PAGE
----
May 29, 2022

By God’s Grace

Passage: Romans 12:1-18

When Dr. Billy Graham was driving through a small southern town, he was stopped by a traffic officer and charged with speeding.  Graham admitted his quilt, but was told by the officer that he would have to appear in court.  The judge asked, "Guilty, or not guilty?"  When Graham pleaded guilty, the judge replied, "That will be ten dollars a dollar for every mile you went over the limit."  The judge needed to complete all the paper work and asked the name of the offender in front of him.  When Graham said who he was the judge replied, “You're not the real Billy Graham – the famous Evangelist?”  The response came, “I'm a bit embarrassed to say, 'Yes, it's me.'”   The judge replied, “You have violated the law.  The fine must be paid.  But you've done far more good than bad in life.  I can't make you to pay this fine.  I'm going to pay it for you.”  The judge took a ten dollar bill from his own wallet, attached it to the ticket, and then took Graham out and bought him a steak dinner!  "That's how God treats repentant sinners", said Billy Graham.  “He is a God of grace that wipes out the sins that are written next to the names of His children.”   But when we pause and think how God did it, we think more profoundly of His grace.  In 2 Corinthians 5:21 we read, “God made Him who had no sin to be sin for us, so that in Him we might become the righteousness of God.”  Can there be anything greater than this that God has done for us?  But then my friends, we have to ask ourselves the question, “How do I respond to the grace God bestowed in my life?”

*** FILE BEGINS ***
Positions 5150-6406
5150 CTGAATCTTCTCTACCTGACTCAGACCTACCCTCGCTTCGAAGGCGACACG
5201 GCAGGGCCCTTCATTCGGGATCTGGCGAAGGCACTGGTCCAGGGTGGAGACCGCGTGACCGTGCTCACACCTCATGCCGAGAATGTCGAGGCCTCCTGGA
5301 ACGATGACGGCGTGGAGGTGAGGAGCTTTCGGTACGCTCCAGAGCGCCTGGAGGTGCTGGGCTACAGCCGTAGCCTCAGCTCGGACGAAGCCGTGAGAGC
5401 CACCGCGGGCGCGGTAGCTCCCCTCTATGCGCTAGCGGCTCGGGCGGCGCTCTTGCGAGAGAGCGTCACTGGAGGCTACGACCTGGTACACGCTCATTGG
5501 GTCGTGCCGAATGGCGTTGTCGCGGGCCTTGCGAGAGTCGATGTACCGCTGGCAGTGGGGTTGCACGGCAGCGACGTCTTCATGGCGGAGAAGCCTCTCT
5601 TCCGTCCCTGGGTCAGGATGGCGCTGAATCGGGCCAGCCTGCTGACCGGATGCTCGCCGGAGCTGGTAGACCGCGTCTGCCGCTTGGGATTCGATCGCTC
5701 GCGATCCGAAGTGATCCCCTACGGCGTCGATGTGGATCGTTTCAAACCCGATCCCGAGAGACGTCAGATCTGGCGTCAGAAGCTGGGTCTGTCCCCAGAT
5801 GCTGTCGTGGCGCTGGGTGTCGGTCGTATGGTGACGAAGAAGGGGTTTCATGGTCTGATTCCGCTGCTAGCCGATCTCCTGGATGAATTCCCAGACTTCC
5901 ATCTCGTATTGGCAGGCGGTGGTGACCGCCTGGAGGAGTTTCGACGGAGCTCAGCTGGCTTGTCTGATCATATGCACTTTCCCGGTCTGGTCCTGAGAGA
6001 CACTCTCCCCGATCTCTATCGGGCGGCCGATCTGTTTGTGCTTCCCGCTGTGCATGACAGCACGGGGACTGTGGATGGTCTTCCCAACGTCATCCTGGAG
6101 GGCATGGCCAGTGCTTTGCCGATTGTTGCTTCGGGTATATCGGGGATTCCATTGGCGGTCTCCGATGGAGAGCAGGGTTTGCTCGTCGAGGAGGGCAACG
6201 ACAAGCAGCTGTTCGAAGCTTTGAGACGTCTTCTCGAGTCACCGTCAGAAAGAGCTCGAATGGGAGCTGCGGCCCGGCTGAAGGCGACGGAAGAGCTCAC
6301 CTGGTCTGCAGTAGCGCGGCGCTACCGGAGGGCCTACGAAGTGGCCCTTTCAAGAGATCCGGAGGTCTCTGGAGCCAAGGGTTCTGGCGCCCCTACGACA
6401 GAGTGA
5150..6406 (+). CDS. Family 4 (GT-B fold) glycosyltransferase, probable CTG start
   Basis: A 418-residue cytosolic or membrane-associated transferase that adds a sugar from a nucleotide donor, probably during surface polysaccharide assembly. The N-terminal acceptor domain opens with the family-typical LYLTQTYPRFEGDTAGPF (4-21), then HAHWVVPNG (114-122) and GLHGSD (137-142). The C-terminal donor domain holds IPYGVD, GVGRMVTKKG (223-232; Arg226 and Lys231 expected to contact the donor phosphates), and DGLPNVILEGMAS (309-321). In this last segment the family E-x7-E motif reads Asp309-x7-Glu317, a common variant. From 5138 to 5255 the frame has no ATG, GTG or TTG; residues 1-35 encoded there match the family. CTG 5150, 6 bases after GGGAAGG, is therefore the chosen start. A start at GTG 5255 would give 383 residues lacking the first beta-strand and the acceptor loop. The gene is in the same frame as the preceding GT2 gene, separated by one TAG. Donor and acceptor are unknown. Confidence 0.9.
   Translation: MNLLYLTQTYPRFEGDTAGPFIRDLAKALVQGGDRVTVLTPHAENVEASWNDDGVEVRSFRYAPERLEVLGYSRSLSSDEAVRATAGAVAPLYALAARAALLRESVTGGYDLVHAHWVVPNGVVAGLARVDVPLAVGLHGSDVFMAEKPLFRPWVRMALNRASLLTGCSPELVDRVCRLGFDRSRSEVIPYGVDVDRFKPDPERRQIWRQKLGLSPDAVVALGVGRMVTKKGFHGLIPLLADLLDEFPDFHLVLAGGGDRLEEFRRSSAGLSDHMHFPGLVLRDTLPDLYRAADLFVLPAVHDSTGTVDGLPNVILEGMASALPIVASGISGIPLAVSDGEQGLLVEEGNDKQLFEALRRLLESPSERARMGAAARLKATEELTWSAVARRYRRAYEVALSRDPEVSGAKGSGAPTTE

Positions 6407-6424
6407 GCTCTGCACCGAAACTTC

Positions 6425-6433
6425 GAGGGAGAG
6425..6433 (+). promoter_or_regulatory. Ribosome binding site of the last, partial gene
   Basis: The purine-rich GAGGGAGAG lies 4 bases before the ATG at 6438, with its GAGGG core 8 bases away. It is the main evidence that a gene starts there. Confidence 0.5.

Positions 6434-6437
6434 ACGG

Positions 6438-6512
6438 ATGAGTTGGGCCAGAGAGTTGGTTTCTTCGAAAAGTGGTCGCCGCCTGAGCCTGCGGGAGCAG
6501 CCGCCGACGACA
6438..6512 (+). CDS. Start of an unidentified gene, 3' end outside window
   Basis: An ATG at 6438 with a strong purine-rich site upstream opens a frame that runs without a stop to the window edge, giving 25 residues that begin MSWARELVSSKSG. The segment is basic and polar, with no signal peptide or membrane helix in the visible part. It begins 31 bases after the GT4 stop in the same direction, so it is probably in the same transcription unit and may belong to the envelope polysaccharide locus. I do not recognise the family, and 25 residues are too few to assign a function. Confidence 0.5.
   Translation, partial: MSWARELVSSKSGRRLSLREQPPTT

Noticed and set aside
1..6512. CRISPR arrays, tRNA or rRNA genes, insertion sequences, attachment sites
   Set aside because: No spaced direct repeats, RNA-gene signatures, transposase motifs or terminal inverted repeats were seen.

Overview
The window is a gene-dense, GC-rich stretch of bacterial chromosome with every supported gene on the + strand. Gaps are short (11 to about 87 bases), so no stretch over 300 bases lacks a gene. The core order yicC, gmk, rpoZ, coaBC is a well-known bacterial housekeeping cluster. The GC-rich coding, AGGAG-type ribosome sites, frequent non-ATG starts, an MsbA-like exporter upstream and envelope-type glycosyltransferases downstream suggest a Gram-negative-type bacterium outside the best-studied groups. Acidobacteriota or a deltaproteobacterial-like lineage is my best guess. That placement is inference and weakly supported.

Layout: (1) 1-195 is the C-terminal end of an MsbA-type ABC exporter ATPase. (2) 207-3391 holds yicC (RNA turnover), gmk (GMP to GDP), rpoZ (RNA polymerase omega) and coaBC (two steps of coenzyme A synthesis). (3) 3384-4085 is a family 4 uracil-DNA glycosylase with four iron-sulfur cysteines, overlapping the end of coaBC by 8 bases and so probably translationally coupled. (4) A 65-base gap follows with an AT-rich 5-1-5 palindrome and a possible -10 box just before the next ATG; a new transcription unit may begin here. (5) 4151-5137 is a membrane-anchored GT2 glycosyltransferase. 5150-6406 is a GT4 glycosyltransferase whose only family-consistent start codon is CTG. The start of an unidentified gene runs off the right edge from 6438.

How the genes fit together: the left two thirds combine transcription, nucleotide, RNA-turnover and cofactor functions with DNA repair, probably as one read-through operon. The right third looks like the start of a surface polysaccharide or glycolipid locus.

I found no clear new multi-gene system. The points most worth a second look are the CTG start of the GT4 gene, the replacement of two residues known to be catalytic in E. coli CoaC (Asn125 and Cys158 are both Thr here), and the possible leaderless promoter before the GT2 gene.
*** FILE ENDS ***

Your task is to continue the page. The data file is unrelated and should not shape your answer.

In Romans 12: 1-8 there are profound thoughts the apostle Paul wrote about.  First of all We Have To Humble Ourselves.  Verse 3 might sound a bit harsh to someone whose walk is not with Christ.  It's almost like it can read – “In God service there is no room for those who are over confident in themselves.”  But my friends, what Paul wanted to say was, “God's grace was so expensive and unique of what He did in Christ that no one should ever forget – the focus should be on God alone.  We should never try to steal the spotlight.”   Listen again to verse 3, “For by the grace given me I say to every one of you: Do not think of yourself more highly than you ought, but rather think of yourself with sober judgment, in accordance with the measure of faith God has given you.”  Some translations or paraphrases read: “Don’ t have an exaggerated opinion of yourself or of your own importance.”   Pastor Bob Russell preached at the large Southeast Christian Church in Louisville, Kentucky, for 40 years before he retired.  But that church wasn’t always large.  Russell went there when Southeast had 120 people in 1965.  When he left their membership was over 18,000.  How could Russell not be proud of what he had accomplished?  It would be easy to pat yourself on the back if you were Pastor Bob Russell, but he didn't do that.  When a local newspaper reporter asked him about his tremendous success he said, “It was God's work each day I kept myself busy with.  By His grace He enabled me; by His grace he added people one by one until we reached the numbers we have today.  To God alone be the glory.  If it wasn't me, He would have used any other person and made him or her just as affective.”  That's what you call humility.  Can you recall what we read in Matthew 6: 2? “So when you give to the needy, do not announce it with trumpets, as the hypocrites do in the synagogues and on the streets, to be honoured by men.  I tell you the truth, they have received their reward in full.”  How can we put it simple to someone who would ask us about the meaning of that verse?  “Don’t blow your own horn!”  Friends, we live in a world where prestige and positions have become so important.  And it's sad that there are churches where the message comes across, “We are way at the top of all the churches, not just in this city or province, but in the whole country.”  Again Paul says, “Do not think of yourself more highly than you ought...”  Where did Jesus find people to be His disciples?  At the lakes catching fish; at the places where they made tents and where they worked the skins of animals in leather merchandise.  Those men were not reckoned important by the Pharisees and Sadducees and the Teachers of the Law to be included in the ministry of that time.  They would have asked first of all, “Do you have the right credentials?”  Can we only humble ourselves before God?  Can we become like Francis of Assisi and his brothers who went into caves and humbled themselves before God?  They asked God to remove any pride they might have had.  Yes, my friends, we should be like John the Baptist, who cried out, “He has become greater and I less.”  John 3: 30.